Posted by: agajpc | December 9, 2008 5:00 PM

Does any of the alledged corrupt activity lead to President Elect Obama? Did the Gov and the Sen have a close relationship or business affiliations?

Posted by: december58 | December 9, 2008 5:32 PM

If so many people were involved, why wasnt this turned into law enforcement sooner? Is everyone in power afraid or corrupt themselves? I must be naive, but is this how our government is run? Are other states just like this too? How can the average American differenciate between real public servants and bought ones?

Posted by: december58 | December 9, 2008 5:40 PM

Blagojevich is so blatant about this that there have to be all sorts of people he has asked for payoff from. How can he blunder about with those extortions and not get turned in by multiple people, unless asking for a payoff is so common that even the ones who wouldn't play along still wouldn't turn him in? This is very discouraging.
The breadth of acceptance of corruption has to be staggering.

Posted by: burnskevin | December 9, 2008 5:46 PM

A really - really bad day for the DEMOCRUDS

Posted by: hclark1 | December 9, 2008 6:33 PM

I'm convinced #5 is Emil Jones. JJJr is not a strong fundraiser but Jones is.

Ben Smith of The Politico says that, based on the tape, the mystery candidate answers to the following description:

1. Publicly reported to be interested in the open Senate seat. The Chicago Sun-Times on Monday has a direct quote from Jones he is interested.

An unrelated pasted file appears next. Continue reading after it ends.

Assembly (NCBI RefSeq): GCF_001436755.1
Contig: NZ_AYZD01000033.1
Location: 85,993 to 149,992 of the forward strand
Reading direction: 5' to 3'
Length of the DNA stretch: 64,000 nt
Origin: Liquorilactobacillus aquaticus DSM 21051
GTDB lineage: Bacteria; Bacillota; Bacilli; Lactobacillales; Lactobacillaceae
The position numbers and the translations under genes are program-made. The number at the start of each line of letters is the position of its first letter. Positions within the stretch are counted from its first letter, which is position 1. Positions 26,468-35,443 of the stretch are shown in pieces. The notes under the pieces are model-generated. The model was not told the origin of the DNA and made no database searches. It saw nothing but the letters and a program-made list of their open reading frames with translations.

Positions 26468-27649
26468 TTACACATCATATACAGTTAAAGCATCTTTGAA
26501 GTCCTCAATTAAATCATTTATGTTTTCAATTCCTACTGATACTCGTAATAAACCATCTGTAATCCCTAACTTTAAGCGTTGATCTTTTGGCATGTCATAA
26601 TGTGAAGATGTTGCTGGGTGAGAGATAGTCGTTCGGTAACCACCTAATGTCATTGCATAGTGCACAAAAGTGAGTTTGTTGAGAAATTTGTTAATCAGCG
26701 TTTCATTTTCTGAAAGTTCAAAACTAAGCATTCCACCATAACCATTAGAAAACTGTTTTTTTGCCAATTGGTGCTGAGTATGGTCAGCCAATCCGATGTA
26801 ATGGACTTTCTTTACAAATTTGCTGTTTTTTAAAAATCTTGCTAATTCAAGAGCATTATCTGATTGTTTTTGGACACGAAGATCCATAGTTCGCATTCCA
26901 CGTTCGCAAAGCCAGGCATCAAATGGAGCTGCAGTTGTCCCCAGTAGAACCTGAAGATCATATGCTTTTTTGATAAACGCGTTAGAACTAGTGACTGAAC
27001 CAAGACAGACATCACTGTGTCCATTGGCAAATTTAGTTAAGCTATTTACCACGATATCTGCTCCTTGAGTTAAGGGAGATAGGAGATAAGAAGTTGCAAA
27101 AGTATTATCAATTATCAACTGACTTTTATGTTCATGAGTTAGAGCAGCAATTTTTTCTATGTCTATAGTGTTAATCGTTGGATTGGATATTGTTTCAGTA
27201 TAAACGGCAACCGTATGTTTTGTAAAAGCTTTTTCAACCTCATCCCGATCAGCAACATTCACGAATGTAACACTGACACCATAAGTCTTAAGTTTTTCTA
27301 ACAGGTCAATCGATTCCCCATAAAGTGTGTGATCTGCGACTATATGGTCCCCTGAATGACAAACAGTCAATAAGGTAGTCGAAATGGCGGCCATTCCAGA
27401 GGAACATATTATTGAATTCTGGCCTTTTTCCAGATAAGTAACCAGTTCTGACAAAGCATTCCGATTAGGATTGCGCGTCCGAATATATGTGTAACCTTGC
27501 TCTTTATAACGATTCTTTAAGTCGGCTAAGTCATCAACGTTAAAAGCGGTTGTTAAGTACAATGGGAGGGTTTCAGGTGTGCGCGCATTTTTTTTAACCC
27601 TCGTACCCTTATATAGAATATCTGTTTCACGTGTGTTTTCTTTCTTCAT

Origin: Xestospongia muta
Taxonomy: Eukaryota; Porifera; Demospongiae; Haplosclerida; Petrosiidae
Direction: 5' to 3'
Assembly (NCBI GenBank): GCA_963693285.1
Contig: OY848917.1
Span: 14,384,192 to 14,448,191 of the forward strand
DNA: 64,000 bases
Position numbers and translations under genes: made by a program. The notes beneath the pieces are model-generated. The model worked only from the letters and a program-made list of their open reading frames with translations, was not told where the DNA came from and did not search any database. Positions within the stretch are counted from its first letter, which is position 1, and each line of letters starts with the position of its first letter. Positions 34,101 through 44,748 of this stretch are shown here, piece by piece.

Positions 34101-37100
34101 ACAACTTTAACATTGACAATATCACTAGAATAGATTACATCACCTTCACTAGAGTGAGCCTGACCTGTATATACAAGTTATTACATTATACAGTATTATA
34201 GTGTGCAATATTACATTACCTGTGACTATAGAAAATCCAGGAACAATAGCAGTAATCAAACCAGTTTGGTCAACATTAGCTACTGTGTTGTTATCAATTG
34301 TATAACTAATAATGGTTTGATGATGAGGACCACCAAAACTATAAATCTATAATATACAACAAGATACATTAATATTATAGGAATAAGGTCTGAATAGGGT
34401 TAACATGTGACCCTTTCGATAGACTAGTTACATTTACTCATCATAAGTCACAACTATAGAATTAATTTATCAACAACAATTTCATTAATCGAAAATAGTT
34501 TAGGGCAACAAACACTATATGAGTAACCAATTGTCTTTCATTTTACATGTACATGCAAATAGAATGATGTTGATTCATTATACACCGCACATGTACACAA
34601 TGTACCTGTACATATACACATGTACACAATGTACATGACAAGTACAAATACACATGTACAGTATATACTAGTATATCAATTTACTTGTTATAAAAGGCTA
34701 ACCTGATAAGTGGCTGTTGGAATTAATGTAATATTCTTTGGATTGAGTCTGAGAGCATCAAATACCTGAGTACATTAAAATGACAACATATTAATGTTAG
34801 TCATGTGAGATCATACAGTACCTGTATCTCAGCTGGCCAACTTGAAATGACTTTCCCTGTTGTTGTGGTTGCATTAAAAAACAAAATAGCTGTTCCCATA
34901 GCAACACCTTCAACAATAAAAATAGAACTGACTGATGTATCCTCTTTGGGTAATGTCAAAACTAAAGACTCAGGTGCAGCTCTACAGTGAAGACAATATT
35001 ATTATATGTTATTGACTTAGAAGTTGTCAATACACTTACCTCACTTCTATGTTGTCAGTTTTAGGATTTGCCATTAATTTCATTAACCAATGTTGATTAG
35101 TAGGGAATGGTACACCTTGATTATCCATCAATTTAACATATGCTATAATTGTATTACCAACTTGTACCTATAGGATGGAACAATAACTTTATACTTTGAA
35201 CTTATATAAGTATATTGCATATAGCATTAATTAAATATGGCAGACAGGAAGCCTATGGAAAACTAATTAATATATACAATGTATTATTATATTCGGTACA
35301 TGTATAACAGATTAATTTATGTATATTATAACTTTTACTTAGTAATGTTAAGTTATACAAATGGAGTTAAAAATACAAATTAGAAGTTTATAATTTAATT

2. Not who Blagojevich thought Obama wanted

3. Not someone with whom, by November 10, Blagojevich had a "long, productive discussion"

4. someone with fundraising wherewithal who could produce something "tangible up front"

5. Someone Blago was "getting a lot of pressure" not to appoint.

6. Someone with whom Blago had "a prior bad experience...not keeping his word"

Obama would have never become a Senator without Jones, and would have never been elected President either. It was Jones who eventually took Obama under his wing and made sure that key pieces of legislation developed by others had Obama's name on them. Obama owes Jones.

However, Obama also has a habit of cutting people off once he has what he needs from them: Rev. Wright, for example, William Ayres, Father Pfleger, even Howard Dean, without whose 50-state strategy Obama would not be president. That might explain why, in the affidavit, Obama didn't want Candidate #5. Jones would be another in a long list of those who had the privilege of being shafted by the President-elect.

Posted by: cab91 | December 10, 2008 1:25 PM